Stay tuned for Part 3 of our Evolution of Modern Work series, where we uncover that best of Breeds systems, when paired with intelligent integrations and something called an Operational System of Record, is the answer to the challenges of modern work.  Catching up? Read part 1 – The Good Ole Days

At LeapPoint, we continually invest in security best practices to ensure that your data stays safe. Today, we’re excited to announce that we’ve successfully completed our SOC 2 Type 1 audit.

“A commitment to enterprise-grade security is one reason why many leading Fortune 500 software companies have achieved this status, and now we can say that LeapPoint is no different,” says Ali Langston, Information Security Officer at LeapPoint.

What is SOC 2 Type 1 certification?

SOC 2 is considered the gold standard for security compliance for software-as-a-service (SaaS) companies. SOC 2 requires companies to establish and follow strict information security policies and procedures, encompassing the security, availability, and confidentiality of customer data.

Achieving SOC 2 Type 1 certification means that our software development processes and practices meet required levels of oversight and monitoring so that we can proactively identify and address any unusual activity. Ultimately with this certification, our goal is to give our clients the peace of mind they deserve when using our products – JumpSeat, LeapPoint One, and DataConnect.

 

 

 

We’re ready to take your enterprise to the next level. Contact us at info@leappoint.com and learn how to bring your A-Game.

Thank you for checking out Part 1 of 4 of our Evolution of Modern Work series.  By the end of the series, we’ll be back here in 2019 and even peeking into 2020 and beyond, talking about what it takes to survive and thrive in this era of modern work. 

But today, our journey begins pre-Digital Revolution, pre-internet, pre-“I have 37 notification icons blinking at me right now on 3 different devices”, or better known as The Good Ole Days. 

The Good Ole Days

The idea that all business processes across an enterprise share a single mission was once an obvious concept; picture the Mad Men office where everyone from the C-suite to the front line was connected through highly-structured, yet fairly primitive communication and execution mechanisms because technology had not yet enabled more complex and expeditious methods of getting things done.

With teams fairly centralized, and the typewriter and rotary phone the keystones of modern workplace technology, staying focused on the mission-critical priorities was nowhere near the quagmire it is today.

Since this scene is so far removed from what we experience in the workplace today, it may be hard to imagine how anything got done; even though everyone may have been quite literally sitting at the table, they didn’t have the tools we consider essential to doing work today.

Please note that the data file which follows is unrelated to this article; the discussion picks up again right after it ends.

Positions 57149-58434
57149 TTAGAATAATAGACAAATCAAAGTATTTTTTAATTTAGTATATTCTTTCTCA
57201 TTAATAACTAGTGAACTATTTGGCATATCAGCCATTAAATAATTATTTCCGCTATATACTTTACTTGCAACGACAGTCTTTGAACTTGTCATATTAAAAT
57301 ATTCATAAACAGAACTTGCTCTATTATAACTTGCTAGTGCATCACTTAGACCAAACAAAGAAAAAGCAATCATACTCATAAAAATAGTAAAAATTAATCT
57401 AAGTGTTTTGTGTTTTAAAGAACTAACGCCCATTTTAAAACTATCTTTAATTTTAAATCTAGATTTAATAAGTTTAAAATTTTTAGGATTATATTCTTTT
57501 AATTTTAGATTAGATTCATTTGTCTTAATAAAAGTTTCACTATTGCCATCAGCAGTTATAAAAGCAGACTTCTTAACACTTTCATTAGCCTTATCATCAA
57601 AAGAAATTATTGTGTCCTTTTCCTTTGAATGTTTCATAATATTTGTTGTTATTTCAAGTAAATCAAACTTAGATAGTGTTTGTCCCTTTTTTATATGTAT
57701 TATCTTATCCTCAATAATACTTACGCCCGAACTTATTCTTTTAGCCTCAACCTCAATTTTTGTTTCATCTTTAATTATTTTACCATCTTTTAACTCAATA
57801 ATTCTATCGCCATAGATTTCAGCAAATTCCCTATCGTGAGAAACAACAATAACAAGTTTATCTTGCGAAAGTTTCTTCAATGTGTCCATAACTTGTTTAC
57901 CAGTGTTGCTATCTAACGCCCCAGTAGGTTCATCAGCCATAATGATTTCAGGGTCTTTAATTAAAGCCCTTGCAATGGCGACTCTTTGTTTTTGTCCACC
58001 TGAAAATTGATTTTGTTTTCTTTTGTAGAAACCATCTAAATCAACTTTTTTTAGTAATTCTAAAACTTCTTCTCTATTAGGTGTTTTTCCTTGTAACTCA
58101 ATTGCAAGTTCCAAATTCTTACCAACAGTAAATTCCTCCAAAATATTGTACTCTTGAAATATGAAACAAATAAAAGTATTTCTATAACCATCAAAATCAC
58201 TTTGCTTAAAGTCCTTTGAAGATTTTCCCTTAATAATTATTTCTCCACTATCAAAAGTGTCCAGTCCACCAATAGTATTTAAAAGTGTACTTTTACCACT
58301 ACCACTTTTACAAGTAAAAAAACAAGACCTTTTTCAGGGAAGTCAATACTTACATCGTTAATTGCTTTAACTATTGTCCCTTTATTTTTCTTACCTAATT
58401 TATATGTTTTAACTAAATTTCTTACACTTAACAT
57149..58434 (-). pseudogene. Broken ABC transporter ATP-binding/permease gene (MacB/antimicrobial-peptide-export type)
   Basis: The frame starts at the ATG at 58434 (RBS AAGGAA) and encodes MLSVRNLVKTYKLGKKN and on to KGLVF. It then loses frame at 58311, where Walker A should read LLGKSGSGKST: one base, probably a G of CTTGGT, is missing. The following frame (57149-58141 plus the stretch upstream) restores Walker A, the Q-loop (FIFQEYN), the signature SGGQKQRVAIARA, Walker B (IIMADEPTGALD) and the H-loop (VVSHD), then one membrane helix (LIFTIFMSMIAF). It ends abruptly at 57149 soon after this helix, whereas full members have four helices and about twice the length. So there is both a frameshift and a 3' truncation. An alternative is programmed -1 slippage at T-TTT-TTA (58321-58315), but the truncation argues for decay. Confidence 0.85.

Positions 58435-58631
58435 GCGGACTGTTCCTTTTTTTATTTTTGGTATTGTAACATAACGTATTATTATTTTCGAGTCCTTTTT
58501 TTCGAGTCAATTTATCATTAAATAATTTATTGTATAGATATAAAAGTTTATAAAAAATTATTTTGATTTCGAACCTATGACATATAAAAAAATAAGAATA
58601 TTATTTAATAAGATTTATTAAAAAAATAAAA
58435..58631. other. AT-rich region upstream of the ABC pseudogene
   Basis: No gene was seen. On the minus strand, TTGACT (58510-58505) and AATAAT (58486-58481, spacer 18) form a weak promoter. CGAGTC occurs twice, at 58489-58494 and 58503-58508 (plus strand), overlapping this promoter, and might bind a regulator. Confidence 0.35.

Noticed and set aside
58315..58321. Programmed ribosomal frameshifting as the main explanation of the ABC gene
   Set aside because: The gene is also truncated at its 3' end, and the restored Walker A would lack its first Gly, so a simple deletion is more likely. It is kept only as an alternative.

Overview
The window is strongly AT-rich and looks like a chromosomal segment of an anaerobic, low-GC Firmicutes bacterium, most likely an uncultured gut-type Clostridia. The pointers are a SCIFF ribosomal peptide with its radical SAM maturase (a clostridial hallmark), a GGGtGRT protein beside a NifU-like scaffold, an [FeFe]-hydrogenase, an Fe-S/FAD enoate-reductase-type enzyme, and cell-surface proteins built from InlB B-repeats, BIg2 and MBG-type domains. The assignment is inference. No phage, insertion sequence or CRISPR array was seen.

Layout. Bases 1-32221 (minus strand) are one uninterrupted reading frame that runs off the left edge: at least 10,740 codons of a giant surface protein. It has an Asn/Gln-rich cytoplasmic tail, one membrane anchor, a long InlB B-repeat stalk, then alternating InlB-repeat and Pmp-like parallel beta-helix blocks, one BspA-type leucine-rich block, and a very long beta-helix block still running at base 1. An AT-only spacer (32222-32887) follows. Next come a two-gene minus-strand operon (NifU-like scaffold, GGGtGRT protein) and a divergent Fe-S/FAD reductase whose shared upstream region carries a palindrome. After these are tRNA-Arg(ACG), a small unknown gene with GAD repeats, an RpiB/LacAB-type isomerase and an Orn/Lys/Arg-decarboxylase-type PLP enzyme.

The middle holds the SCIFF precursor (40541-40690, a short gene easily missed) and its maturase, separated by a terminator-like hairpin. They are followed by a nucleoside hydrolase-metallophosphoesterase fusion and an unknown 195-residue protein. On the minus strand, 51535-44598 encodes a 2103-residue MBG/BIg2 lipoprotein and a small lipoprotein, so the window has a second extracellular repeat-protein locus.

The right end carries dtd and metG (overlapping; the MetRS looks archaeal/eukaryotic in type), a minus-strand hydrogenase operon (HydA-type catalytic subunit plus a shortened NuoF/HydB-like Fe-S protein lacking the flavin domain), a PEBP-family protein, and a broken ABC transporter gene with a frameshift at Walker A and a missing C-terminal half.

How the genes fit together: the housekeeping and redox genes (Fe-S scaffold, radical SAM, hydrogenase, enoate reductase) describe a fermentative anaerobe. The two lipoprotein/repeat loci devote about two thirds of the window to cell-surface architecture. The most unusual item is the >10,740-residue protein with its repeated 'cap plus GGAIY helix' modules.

But there was much accomplished.  Think post-World War II –men were returning home and to work, women were contributing to the workforce in unprecedented numbers – the economy was booming, consumer confidence and national morale soaring.  The Civil Rights movement began, the structure of DNA was uncovered, the polio vaccine and the first organ transplants was bringing hope to the afflicted.  And the computer, which would forever change the way we work, made the leap from exclusive science labs and war rooms to the business office.

“I have traveled the length and breadth of this country and talked with the best people, and I can assure you that data processing is a fad that won’t last out the year.” Editor of Prentice Hall business books, 1957

 

Problems + Solutions = More Problems

Throughout the dawning of the Digital Revolution, as technology evolved more rapidly and adoption expanded with innovations becoming more accessible and affordable, the modern workplace, too, evolved.

Among other fundamental shifts, the very characterization of “team” changed – geographically dispersed teammates, connected by global networks (and able to visit in-person more easily thanks to parallel technology advances in the travel industry) were able to collaborate quickly and around the clock.

Similarly, the concept of “work” was entirely reimagined, where the physical became digital.  Where “work” was once a tangible object – definable, measurable, and repeatable, it became abstract – a new and strange concept where the workforce simply ushered information from one place to another.

In this new world, where the bottom line was hinged upon these dispersed teams, collaborating (faster than ever before) to shepherd information, a new problem emerged:  the old administration mechanisms couldn’t keep up with this new world of work.

 

Stay tuned for Part 2 of our Evolution of Modern Work series, where we introduce the 2 phases of Enterprise Work Management that aimed to address the challenges of modern work but didn’t quite get us there.